Emergency Room Nursing Job Description

Emergency room nurses provide urgent medical attention to patients who have severe injuries, allergic reactions, or who are experiencing some other type of medical emergency such as a heart attack. ER nurses may work with doctors to perform minor medical procedures such as cleaning wounds, setting broken bones, and drawing blood. ER nurses need to execute multiple tasks in a hectic atmosphere, including rendering care to patients with different medical requirements, while adhering to the highest standards of care.

While administering life-preserving treatments, ER nurses provide emotional support and comfort through superior communication skills, the ability to stay calm under pressure, and superb clinical knowledge to help optimize patient outcomes. They must also be able to think fast on their feet, enabling them to rapidly evaluate patient needs and demonstrate excellent judgment in emergencies.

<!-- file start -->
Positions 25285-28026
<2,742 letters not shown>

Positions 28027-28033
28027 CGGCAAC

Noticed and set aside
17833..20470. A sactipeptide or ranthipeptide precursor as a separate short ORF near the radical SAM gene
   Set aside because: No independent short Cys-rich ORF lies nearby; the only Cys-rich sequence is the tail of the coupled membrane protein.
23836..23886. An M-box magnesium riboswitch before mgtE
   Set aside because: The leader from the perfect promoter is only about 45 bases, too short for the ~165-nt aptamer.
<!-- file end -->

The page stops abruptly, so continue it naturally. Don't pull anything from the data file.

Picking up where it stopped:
The educational requirements for ER nursing can vary. For example, the baseline requirement to become an ER nurse involves earning a four-year bachelor of science in nursing degree (BSN) from an accredited institution. However, some organizations may prefer candidates with a Master of Science in Nursing (MSN). Individuals can also pursue a certification credential, such as the Certified Emergency Nurse, Certified Flight Registered Nurse, Certified Pediatric Emergency Nurse, Certified Transport Emergency Nurse, or Trauma Certified Emergency Nurse.

Emergency Room Nursing Salary